Linked by Eugenia Loli on Tue 18th Apr 2006 17:49 UTC
Linux Efforts to bring glitzy new graphics to Linux are fueling an old conflict: Does proprietary software belong in open-source Linux? The issue involves software modules called drivers, which plug into the kernel at the heart of the open-source operating system. Drivers let software communicate with hardware such as network adapters, hard drives and video cards.
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RE[2]: I'm all for it.
by kaiwai on Wed 19th Apr 2006 05:24 UTC
kaiwai
Member since:
2005-07-06

I understand that both Nvidia and ATI are trying to protect their intellectual property (I feel dirty just typing that), and agree with their stances to some extent. But, the reality is is that these drivers are running deep in the GPL'ed kernel territory - which is exactly where they should not be if they are proprietary and not free software.

But issues pertaining to THEIR IP has nothing to do with the issue; the issue is with the IP they have licenced from third parties, and those third parties unwilling to allow ATI and Nvidia to open up their drivers.

Quite frankly, the graphics market is down to a duopoly between ATI vs. Nvidia; both of them are off on different paths and approaches, so even if both 'opened and exposed their bits', neither side would benefit.

But like I said, the issue isn't with ATI and Nvidia, but with the IP they've licenced; I'm sure if ATI and Nvidia owned every piece of IP sitting in their driver, they would opensource it tomorrow and lower their costs for support on alternative operating systems.

Both have sufficient volume to counter any so-called 'loss in secret sauce'; and couple that with marketing by ATI and Nvidia; "gotta get a genuine ATI/Nvidia graphics card!" plus the likes of Dells aversion of not using anything from 'big names' makes their business future, under a completely disclosed environment, safe.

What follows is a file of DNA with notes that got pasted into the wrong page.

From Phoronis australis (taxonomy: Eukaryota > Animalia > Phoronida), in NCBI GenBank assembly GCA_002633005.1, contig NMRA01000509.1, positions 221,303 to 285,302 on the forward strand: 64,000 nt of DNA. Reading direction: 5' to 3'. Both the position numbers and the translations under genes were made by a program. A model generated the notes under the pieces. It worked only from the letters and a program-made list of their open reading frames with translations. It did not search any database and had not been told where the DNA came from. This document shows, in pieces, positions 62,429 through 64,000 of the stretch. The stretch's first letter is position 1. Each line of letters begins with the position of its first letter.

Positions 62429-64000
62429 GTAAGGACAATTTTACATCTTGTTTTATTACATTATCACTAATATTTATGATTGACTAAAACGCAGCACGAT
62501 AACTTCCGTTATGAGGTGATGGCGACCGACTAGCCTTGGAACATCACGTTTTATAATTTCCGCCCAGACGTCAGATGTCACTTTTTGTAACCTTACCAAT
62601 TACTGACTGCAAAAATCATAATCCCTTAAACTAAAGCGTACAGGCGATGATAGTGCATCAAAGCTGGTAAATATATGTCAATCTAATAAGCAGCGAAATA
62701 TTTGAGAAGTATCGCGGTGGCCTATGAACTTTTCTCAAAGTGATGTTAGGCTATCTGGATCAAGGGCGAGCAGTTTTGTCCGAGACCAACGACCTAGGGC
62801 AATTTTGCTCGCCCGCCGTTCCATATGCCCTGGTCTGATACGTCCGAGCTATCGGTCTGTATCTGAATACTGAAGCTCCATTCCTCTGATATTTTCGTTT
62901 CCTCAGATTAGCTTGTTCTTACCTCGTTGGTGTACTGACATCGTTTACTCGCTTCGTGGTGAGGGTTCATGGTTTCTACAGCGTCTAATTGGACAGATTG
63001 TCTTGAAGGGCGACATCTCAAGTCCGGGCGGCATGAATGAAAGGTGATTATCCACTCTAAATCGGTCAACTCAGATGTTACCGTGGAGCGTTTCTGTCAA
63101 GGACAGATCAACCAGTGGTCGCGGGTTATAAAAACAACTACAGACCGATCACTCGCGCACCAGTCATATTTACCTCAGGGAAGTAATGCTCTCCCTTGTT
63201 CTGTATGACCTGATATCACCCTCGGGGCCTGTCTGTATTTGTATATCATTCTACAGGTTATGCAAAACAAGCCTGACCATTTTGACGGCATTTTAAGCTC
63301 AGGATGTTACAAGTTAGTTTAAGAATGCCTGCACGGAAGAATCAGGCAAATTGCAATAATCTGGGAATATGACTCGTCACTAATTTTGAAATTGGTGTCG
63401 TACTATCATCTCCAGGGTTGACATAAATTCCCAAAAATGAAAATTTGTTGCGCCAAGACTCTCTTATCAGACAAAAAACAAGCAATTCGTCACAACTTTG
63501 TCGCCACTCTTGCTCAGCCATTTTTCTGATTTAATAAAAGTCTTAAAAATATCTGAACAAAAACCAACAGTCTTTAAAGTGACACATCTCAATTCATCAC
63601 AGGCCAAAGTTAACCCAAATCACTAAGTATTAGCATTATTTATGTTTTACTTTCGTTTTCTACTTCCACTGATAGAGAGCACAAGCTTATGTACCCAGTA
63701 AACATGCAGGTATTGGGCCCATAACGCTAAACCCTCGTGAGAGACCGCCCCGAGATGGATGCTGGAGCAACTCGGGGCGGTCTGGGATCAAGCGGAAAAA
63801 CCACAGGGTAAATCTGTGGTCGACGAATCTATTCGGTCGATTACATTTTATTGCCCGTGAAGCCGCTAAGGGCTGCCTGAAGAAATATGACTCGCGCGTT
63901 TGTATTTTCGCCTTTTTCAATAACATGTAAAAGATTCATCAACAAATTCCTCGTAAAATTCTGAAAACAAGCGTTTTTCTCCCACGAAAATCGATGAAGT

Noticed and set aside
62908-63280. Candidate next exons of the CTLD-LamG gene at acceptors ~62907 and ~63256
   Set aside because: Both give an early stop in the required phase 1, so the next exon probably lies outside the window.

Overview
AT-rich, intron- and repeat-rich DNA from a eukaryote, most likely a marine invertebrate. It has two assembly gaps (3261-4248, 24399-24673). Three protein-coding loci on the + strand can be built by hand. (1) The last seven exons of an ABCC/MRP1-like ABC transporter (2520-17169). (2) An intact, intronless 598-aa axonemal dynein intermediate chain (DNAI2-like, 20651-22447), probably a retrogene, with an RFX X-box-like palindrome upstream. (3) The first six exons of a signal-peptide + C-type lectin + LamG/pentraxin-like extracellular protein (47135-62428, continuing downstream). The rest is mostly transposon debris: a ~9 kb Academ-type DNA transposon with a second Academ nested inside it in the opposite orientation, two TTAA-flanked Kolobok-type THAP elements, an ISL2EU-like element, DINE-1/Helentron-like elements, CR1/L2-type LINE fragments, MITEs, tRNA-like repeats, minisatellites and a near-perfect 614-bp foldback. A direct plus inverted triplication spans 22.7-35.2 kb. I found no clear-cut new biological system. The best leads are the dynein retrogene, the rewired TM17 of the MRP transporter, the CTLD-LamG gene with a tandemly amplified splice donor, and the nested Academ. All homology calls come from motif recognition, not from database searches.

Besides, the ATI and Nvidia proprietary drivers, frankly, are not that great. I will grant you that as far as 3d acceleration goes they blow the pants of the drivers that come with a standard Linux distro, but they can be buggy, are slow to support brand spanking new hardware, and generally don't support older video cards either.

Well, I think the bigger problem, is that those of us in the OSS community also get peeved from the point of view that there is a bug, we could possibly fix the bug in a matter of a few hours, but instead we're at the mercy of Nvidia/ATI driver release cycle - which you could say is 'giving up control' over ones computer; as for me, I find the 2D accelerated drivers included with Xorg sufficient for what I need to do; they're snappy and fairly reliable.

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